About a year ago, the Wikimedia Foundation, the organization that runs Wikipedia, collaborated on a study of Wikipedia’s contributor base and discovered that it was barely 13 percent women; the average age of a contributor was in the mid-20s, according to the study by a joint center of the United Nations University and Maastricht University. Sue Gardner, the executive director of the foundation, has set a goal to raise the share of female contributors to 25 percent by 2015, but she is running up against the traditions of the computer world and an obsessive fact-loving realm that is dominated by men and, some say, uncomfortable for women.
Her effort is not diversity for diversity’s sake, she says. “This is about wanting to ensure that the encyclopedia is as good as it could be,” Ms. Gardner said in an interview on Thursday. “The difference between Wikipedia and other editorially created products is that Wikipedians are not professionals, they are only asked to bring what they know.”
“Everyone brings their crumb of information to the table,” she said. “If they are not at the table, we don’t benefit from their crumb.”
With so many subjects represented — most everything has an article on Wikipedia — the gender disparity often shows up in terms of emphasis. A topic generally restricted to teenage girls, like friendship bracelets, can seem short at four paragraphs when compared with lengthy articles on something boys might favor, like, toy soldiers or baseball cards, whose voluminous entry includes a detailed chronological history of the subject.
Even the most famous fashion designers — Manolo Blahnik or Jimmy Choo — get but a handful of paragraphs. And consider the disparity between two popular series on HBO: The entry on “Sex and the City” includes only a brief summary of every episode, sometimes two or three sentences; the one on “The Sopranos” includes lengthy, detailed articles on each episode.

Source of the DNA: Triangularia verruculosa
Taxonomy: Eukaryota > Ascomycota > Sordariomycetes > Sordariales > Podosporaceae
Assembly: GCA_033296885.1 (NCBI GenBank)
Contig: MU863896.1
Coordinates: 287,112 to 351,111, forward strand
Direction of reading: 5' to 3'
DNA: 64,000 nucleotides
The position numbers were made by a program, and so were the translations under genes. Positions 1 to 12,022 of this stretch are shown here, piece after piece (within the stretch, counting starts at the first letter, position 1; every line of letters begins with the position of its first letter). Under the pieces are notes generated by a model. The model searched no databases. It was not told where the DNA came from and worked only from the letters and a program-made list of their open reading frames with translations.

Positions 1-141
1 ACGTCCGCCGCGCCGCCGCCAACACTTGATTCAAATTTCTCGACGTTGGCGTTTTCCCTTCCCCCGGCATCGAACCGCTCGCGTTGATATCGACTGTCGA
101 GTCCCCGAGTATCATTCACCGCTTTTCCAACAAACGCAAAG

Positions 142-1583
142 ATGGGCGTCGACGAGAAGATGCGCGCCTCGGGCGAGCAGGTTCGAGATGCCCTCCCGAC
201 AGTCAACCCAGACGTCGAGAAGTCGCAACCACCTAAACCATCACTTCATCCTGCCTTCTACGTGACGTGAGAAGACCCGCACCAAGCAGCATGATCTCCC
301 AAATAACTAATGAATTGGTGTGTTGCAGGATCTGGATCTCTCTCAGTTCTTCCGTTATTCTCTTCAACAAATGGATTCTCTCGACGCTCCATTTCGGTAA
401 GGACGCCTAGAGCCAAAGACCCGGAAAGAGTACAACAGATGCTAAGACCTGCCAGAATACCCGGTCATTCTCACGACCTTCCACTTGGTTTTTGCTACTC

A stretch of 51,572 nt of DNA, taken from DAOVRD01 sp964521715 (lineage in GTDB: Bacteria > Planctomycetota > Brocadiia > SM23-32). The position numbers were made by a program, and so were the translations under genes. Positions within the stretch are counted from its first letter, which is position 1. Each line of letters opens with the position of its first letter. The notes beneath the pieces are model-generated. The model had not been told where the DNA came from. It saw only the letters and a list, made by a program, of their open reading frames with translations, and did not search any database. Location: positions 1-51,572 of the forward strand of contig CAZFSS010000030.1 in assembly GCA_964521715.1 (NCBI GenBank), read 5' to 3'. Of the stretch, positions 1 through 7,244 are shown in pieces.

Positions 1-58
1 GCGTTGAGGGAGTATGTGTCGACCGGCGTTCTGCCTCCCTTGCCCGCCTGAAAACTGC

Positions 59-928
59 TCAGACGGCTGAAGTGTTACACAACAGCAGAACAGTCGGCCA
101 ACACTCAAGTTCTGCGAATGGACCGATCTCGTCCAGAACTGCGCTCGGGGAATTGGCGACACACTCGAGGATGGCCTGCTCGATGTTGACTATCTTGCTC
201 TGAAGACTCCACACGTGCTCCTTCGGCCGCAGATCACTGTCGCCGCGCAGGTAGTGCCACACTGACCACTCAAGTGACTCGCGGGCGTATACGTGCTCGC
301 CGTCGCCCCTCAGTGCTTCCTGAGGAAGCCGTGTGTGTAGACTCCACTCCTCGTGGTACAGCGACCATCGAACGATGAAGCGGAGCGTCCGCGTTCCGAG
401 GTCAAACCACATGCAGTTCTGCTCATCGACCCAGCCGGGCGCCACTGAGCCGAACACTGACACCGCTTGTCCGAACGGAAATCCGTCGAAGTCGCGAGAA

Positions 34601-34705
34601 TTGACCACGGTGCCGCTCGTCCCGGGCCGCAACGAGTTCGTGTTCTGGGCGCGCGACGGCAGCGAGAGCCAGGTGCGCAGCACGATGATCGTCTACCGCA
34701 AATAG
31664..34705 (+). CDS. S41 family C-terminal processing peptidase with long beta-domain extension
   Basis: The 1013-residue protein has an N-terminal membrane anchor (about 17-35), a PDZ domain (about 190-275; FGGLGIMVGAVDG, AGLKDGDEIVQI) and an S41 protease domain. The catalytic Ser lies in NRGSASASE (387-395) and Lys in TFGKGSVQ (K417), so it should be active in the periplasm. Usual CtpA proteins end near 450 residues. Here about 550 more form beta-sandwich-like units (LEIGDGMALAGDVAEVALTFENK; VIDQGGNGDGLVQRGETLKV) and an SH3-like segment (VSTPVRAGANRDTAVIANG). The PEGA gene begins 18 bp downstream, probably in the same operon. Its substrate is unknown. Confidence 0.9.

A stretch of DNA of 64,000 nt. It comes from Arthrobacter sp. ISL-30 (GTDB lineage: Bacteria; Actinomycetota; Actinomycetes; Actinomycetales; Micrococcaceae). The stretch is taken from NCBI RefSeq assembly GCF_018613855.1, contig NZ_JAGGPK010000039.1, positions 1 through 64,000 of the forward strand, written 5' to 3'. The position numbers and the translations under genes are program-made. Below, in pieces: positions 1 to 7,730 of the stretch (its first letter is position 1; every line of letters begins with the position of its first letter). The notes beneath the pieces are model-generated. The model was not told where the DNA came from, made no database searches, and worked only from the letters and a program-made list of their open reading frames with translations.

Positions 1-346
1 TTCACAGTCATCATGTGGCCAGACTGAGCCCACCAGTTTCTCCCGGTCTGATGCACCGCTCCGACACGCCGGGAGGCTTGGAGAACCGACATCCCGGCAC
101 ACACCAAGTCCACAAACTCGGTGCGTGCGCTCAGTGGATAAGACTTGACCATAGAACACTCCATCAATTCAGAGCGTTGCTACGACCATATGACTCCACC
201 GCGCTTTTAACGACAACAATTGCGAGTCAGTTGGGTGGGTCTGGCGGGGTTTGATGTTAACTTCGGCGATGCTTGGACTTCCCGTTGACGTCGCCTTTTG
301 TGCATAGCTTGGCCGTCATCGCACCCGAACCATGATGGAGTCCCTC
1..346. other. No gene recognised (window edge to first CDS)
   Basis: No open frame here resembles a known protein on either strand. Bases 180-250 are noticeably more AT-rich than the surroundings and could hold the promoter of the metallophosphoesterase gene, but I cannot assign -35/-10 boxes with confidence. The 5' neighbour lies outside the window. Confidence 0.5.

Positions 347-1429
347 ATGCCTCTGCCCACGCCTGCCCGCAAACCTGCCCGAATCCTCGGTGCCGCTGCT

Is a category with five Mexican feminist writers impressive, or embarrassing when compared with the 45 articles on characters in “The Simpsons”?
The notion that a collaborative, written project open to all is so skewed to men may be surprising. After all, there is no male-dominated executive team favoring men over women, as there can be in the corporate world; Wikipedia is not a software project, but more a writing experiment — an “exquisite corpse,” or game where each player adds to a larger work.
But because of its early contributors Wikipedia shares many characteristics with the hard-driving hacker crowd, says Joseph Reagle, a fellow at the Berkman Center for Internet and Society at Harvard. This includes an ideology that resists any efforts to impose rules or even goals like diversity, as well as a culture that may discourage women.
“It is ironic,” he said, “because I like these things — freedom, openness, egalitarian ideas — but I think to some extent they are compounding and hiding problems you might find in the real world.”
Adopting openness means being “open to very difficult, high-conflict people, even misogynists,” he said, “so you have to have a huge argument about whether there is the problem.” Mr. Reagle is also the author of “Good Faith Collaboration: The Culture of Wikipedia.”
Ms. Gardner, citing an example that resonates with her personally, pointed to the Wikipedia entry for one of her favorite authors, Pat Barker, which was a mere three paragraphs when she came across it. Ms. Barker is an acclaimed writer of psychologically nuanced novels, many set during World War I. She is 67 and lives in England.